District Court in Swedish rules midwife Ellinor Grimmark must assist with abortions to be employed

By Dave Andrusko

Swedish midwife Ellinor Grimmark

Swedish midwife Ellinor Grimmark

When last we wrote about Swedish midwife Ellinor Grimmark, Alliance Defending Freedom (ADF) had just filed a brief on her behalf after the local Equality Ombudsman ruled that Grimmark was not being discriminated against because of her pro-life views. (Midwives in Sweden are similar to nurses here.)

Today, the district court of Jönköping County Council ruled against Grimmark who had been denied employment by three different medical clinics because she will not assist with abortions. Grimmark plans to appeal the decision.

“No one deserves to suffer discrimination and be denied employment because their conscience does not allow them to perform abortions,” said ADF International Senior Legal Counsel Roger Kiska. “We are disappointed the court did not affirm Swedish law and international law to which Sweden is obligated and that both recognize freedom of conscience in the workplace. Medical facilities should not force midwives to violate their conscience by requiring them to assist in abortion.”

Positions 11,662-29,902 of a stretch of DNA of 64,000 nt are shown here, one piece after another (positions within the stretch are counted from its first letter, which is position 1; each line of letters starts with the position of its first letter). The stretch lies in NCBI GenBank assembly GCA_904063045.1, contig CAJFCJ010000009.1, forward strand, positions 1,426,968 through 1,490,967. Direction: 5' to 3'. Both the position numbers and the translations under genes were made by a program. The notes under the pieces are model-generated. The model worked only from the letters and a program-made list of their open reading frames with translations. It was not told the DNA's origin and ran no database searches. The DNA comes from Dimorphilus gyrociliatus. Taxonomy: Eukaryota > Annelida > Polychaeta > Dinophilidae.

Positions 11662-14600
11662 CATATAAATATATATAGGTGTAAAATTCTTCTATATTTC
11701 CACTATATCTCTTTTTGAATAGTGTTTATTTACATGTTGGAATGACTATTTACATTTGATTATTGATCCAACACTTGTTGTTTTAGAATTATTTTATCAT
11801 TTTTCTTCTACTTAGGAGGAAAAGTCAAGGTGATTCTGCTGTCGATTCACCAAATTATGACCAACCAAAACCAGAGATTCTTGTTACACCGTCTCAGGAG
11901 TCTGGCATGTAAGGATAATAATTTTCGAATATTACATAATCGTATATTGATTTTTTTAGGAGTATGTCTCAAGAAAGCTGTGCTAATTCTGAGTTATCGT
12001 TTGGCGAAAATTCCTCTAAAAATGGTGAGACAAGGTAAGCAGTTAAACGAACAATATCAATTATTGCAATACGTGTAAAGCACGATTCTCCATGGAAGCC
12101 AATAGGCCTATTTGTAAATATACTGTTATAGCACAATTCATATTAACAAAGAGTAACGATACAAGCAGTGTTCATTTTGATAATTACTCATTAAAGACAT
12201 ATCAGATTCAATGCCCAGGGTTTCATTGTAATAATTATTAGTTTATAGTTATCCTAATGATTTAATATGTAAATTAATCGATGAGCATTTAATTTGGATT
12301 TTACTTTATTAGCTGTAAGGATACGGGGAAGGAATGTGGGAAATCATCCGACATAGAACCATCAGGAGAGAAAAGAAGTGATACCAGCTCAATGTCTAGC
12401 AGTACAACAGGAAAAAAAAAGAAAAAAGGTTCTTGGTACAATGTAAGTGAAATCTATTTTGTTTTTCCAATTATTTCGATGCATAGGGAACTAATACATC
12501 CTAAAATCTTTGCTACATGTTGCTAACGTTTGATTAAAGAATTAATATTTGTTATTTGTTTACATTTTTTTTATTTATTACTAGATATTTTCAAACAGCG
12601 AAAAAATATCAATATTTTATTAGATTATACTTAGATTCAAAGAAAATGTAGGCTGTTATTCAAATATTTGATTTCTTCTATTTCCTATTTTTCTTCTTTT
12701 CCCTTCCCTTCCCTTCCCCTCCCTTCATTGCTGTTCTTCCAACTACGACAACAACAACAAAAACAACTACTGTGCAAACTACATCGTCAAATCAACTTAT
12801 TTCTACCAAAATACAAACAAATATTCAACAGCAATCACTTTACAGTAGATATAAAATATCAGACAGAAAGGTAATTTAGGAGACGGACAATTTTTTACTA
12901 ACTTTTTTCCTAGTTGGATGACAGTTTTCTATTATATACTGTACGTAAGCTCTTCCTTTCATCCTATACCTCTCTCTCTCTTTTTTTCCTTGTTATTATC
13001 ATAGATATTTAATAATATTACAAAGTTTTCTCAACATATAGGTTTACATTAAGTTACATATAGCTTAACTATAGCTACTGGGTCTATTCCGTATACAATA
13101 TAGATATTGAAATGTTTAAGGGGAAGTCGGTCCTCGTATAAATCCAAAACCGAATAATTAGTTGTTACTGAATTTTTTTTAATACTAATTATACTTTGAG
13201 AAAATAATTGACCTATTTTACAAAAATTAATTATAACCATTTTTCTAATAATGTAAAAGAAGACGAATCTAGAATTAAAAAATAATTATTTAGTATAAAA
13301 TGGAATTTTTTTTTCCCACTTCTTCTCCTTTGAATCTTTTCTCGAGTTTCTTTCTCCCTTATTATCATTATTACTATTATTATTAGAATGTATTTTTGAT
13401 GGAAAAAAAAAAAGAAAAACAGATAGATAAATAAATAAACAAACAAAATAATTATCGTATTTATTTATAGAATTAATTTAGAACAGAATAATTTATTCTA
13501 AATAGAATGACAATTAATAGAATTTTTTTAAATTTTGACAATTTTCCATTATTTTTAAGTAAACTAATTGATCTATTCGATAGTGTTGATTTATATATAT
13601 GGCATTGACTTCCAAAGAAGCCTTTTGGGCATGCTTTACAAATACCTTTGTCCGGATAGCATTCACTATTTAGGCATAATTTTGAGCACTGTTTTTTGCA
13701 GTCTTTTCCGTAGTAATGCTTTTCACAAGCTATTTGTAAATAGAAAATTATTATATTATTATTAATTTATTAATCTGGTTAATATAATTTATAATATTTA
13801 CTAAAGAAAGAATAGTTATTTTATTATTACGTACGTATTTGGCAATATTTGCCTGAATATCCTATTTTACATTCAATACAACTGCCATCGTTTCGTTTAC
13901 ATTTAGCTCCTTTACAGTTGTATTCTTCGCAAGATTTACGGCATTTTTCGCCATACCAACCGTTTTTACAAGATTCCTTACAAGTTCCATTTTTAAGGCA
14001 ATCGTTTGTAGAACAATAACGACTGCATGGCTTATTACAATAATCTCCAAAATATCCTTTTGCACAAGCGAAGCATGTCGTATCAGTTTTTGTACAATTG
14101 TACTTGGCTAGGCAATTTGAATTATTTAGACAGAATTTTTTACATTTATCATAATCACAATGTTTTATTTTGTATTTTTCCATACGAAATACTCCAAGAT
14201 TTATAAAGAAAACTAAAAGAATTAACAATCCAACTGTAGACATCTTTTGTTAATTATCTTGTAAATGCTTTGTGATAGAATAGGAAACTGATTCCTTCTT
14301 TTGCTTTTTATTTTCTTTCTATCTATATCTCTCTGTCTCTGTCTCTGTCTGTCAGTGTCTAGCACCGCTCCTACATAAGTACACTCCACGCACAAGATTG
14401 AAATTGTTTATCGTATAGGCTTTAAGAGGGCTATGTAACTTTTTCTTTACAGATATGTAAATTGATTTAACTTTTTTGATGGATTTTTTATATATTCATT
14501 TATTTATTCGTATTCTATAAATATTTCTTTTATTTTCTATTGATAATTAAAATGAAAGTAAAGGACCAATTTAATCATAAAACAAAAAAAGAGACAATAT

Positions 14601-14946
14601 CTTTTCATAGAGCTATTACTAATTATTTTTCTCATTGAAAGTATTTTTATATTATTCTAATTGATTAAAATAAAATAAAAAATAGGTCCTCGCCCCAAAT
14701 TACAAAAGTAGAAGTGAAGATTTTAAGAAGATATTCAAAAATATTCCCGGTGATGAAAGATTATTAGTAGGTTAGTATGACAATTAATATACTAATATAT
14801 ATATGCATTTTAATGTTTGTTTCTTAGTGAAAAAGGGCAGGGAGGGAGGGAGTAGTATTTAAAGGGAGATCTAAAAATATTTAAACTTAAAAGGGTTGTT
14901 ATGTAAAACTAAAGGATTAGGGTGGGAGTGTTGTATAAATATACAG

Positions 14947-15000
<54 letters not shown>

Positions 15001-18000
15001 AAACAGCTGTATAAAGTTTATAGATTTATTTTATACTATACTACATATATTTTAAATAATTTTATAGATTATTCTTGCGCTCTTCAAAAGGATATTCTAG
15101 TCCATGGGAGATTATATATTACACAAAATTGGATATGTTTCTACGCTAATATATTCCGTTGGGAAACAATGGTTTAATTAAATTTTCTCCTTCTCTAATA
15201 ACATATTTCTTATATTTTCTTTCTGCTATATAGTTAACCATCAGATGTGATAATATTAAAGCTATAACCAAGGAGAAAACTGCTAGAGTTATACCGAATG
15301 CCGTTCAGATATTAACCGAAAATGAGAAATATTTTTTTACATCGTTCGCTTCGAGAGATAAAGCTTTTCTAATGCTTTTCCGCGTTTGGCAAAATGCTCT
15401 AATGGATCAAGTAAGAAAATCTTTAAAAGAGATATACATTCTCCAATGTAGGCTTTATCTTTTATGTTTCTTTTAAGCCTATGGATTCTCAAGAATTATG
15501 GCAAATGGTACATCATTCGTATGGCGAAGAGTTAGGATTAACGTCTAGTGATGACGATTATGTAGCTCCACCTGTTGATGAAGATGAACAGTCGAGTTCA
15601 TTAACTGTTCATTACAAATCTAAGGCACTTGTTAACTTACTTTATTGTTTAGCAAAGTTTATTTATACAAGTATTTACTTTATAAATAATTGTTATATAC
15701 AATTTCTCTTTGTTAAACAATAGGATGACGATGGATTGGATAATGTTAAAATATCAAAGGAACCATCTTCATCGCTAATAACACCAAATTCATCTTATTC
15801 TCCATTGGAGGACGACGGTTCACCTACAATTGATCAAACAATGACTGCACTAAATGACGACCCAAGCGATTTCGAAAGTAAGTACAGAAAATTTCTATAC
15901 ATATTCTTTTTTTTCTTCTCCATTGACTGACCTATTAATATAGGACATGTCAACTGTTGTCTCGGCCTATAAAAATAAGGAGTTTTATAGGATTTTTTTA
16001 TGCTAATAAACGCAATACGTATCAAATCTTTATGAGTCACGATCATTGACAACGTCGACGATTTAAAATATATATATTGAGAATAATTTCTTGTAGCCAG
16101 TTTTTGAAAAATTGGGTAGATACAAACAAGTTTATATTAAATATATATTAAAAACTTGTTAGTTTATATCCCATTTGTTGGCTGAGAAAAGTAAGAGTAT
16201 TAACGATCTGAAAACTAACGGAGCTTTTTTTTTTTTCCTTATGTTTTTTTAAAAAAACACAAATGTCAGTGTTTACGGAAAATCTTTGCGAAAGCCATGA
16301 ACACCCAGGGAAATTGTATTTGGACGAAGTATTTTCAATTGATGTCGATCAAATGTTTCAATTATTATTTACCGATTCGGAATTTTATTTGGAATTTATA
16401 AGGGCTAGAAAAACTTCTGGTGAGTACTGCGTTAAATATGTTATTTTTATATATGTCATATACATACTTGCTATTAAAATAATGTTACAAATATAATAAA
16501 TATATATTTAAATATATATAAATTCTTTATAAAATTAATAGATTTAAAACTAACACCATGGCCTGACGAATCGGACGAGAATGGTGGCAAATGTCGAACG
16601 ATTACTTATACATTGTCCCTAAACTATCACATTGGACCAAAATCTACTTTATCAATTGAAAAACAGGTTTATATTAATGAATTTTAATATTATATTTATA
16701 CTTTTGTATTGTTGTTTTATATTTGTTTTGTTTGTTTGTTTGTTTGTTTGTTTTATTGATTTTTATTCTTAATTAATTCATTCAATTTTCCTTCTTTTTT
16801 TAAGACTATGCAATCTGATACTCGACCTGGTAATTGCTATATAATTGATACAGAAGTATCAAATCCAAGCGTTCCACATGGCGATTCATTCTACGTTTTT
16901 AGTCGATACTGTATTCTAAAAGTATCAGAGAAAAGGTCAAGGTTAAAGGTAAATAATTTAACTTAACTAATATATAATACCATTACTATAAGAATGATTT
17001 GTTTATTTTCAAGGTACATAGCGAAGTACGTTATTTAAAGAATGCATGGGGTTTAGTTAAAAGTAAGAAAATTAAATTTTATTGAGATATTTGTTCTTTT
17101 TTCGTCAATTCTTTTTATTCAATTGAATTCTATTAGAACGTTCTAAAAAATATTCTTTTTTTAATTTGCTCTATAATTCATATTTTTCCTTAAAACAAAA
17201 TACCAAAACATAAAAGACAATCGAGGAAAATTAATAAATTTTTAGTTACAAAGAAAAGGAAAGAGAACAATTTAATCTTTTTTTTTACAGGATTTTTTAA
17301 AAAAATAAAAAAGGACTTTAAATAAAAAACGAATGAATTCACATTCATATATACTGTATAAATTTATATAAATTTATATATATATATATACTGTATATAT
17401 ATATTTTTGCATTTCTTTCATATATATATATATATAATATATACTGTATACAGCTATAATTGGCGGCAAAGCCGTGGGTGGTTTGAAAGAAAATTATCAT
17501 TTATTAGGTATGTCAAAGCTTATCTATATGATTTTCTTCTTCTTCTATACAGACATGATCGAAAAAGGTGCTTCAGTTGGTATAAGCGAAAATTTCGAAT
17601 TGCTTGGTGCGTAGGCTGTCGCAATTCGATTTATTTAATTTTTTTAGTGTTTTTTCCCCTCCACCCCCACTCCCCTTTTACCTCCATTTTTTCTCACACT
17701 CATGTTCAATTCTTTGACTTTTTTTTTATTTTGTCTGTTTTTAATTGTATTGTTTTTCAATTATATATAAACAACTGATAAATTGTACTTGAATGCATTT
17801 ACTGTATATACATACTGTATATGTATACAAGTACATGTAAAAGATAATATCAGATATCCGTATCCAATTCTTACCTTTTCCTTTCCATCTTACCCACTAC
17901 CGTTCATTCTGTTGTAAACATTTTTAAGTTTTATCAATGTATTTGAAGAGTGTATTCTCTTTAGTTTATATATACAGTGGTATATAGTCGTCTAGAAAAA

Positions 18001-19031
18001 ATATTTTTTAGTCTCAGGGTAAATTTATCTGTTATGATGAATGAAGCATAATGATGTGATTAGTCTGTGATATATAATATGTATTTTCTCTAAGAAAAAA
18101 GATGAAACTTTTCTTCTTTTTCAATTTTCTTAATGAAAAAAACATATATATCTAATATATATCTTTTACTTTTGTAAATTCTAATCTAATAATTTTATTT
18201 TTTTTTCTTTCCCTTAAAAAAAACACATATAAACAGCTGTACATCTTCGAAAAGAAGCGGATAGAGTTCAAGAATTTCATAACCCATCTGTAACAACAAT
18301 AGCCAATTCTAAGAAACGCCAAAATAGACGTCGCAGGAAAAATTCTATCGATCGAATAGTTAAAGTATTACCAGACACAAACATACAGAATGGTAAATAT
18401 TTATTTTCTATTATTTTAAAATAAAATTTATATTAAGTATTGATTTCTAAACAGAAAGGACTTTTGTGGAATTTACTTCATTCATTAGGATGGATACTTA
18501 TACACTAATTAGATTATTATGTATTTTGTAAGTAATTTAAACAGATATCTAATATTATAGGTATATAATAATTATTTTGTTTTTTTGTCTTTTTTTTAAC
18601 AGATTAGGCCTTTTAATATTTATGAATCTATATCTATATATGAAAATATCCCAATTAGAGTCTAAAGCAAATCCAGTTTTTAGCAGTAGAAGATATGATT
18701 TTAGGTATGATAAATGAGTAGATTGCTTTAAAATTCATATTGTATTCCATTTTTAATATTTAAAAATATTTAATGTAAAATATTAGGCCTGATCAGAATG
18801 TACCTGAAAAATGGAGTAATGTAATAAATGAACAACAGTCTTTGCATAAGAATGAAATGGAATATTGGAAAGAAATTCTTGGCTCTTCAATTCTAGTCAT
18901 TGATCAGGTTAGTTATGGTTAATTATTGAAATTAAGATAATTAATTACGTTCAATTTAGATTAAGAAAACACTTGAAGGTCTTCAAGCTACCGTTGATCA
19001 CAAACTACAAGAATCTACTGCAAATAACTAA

According to a statement issued by ADF International ….

In November 2013, Höglandssjukhuset women’s clinic rescinded a job offer as a midwife from Grimmark after she explained that she could not perform abortions because of her conscientious objection and her Christian faith. The head of the maternity ward said that “she was no longer welcome to work with them” and questioned “whether a person with such views actually can become a midwife.” A few months later, Grimmark tried to obtain employment with Ryhovs women’s clinic, which told her that a person who refuses to perform abortions does not belong at a women’s clinic.

In January, Värnamo Hospital’s women’s clinic offered Grimmark a job but then withdrew employment because of the complaint she filed against Höglandssjukhuset in April. The head of the hospital told Grimmark that no employee was allowed to publicly take a stand against abortion. The group Scandinavian Human Rights Lawyers represents Grimmark in court.

The ADF International brief filed in the case explained that the Parliamentary Assembly of the Council of Europe has affirmed that “no person, hospital or institution shall be coerced, held liable or discriminated against in any manner because of a refusal to perform, accommodate, assist or submit to an abortion, the performance of a human miscarriage, or euthanasia or any act which could cause the death of a human foetus or embryo, for any reason.”

“Being pro-abortion should not be a requirement for employment as a midwife,” added ADF International Legal Counsel Robert Clarke. “The desire to protect life is what leads many midwives and nurses to enter the medical profession in the first place. Medical centers should respect that desire and conviction.”

Grimmark is currently working as a midwife with maternity care in Norway, where her freedom of conscience is being respected.